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  • Previously, each employing agency was responsible for establishing an order of precedence for applying deductions from the gross pay of its civilian employees when gross pay was not sufficient to cover all authorized deductions.

    A memorandum dated July 30, 2008, to agency Human Resources Directors and payroll offices provides policy guidance to standardize the order of precedence when gross pay is not sufficient to permit all deductions. This guidance is part of the e-Payroll standardization initiative managed by the Office of Management and Budget and the U.S. Office of Personnel Management (OPM) and helps ensure consistency among payroll providers in the processing activities involved in ordering deductions when pay is insufficient to permit all deductions. The memorandum is on OPM's website at the link below.

    http://www.chcoc.gov/Transmittals/TransmittalDetails.aspx?TransmittalID=1477

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  • Travel status includes only the time "actually" spent traveling between the official duty station and a temporary duty station, or between two temporary duty stations, and the usual waiting time that preceds or interrups such travel.
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  • See the within-grade increases fact sheet at – http://www.opm.gov/oca/pay/HTML/wgifact.asp
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  • The applicable statute authorizes severance pay for employees who are "involuntarily separated from the service, not by removal for cause on charges of misconduct, delinquency, or inefficiency." (See 5 U.S.S. 5595(b).) A medical inability to perform one's duties is neither "misconduct" nor "delinquency;" therefore, the precise question is whether removal for such inability constitutes "inefficiency" for severance pay purposes. 

    The legislative history of the severance pay statute suggests at least two guidelines for interpreting its provisions. First, severance pay is intended to help individuals who lose their Federal jobs through no fault of their own. Second, severance pay benefits should be construed liberally in favor of the employee. Accordingly, an employee who is removed for inability to perform his or her duties may receive severance pay if the inability is caused by a medical condition that is beyond the employee's control. This determination should be made by the employing agency based on acceptable medical documentation provided by the employee.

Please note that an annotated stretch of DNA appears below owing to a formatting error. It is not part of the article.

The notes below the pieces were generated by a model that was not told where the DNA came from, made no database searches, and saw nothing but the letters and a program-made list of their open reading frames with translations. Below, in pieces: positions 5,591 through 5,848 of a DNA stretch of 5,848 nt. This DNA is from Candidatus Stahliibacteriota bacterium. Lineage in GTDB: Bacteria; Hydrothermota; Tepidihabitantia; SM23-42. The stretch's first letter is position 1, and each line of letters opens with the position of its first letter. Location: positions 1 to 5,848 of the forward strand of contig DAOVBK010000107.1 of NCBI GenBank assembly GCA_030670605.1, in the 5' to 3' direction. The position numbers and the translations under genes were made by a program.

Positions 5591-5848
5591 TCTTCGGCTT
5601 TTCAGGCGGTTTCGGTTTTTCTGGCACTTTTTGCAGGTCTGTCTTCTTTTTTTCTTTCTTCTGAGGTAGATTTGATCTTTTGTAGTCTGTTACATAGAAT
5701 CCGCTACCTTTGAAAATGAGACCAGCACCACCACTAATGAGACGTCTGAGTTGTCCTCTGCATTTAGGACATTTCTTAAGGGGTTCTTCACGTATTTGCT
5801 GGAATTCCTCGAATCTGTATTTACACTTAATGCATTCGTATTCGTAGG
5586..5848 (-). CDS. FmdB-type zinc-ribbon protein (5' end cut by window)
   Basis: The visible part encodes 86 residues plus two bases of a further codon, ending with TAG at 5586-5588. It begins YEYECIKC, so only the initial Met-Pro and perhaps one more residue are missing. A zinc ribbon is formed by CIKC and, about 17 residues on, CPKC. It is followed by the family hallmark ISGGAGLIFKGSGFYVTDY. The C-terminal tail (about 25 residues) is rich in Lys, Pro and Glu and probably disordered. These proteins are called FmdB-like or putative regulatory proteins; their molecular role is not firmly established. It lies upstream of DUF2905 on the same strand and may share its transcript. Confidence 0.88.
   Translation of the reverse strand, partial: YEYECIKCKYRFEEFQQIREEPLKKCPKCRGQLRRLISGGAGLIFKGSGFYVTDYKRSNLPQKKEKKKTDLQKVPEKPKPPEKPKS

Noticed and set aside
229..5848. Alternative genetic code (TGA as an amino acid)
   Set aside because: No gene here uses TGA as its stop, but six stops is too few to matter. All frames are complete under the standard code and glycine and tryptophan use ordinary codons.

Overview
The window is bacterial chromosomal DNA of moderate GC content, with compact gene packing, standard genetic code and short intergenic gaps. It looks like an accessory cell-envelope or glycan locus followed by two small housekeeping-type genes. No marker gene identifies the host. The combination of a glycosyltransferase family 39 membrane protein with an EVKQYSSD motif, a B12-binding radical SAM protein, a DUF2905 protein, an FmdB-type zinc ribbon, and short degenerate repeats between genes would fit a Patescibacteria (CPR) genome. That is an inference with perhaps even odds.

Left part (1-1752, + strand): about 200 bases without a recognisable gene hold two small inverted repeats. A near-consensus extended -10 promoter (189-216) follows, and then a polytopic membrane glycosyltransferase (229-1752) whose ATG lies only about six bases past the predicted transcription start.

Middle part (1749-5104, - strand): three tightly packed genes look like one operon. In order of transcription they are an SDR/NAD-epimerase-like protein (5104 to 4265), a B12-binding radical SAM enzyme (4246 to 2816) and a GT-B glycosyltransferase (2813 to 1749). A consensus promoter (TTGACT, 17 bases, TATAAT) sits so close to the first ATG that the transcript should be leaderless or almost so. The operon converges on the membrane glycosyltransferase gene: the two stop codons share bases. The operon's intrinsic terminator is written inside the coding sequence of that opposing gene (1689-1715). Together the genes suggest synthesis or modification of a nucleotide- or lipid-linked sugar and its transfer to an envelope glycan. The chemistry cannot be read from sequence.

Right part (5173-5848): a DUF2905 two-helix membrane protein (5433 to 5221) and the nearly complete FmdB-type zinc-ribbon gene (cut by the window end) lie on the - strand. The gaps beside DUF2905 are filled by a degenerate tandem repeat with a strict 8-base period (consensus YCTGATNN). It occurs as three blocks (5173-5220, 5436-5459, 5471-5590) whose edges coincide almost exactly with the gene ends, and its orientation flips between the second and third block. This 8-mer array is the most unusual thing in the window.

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  • Qualifying active duty means active duty by a covered employee pursuant to a call or order, as described in 5 U.S.C. 5538(a). (See Part 1 of Appendix D in the OPM Policy Guidance.) (Note: Under section 5538(a), active duty that qualifies for coverage under section 5538 is active duty under a provision of law referred to in 10 U.S.C. 101(a)(13)(B)—i.e., the following specific provisions in title 10 of the United States Code: sections 688, 12301(a), 12302, 12304, 12304a, 12305, and 12406 and chapter 15 (which includes sections 331, 332, and 333). Thus, qualifying active duty does not include voluntary active duty under 10 U.S.C. 12301(d) or annual training duty under 10 U.S.C. 10147 or 12301(b).)

     

    Note:  Section 12304a of title 10, United States Code, was added by section 515 of the National Defense Authorization Act for Fiscal Year 2012 (Public Law 112-81, December 31, 2011).  This new authority was effective on December 31, 2011.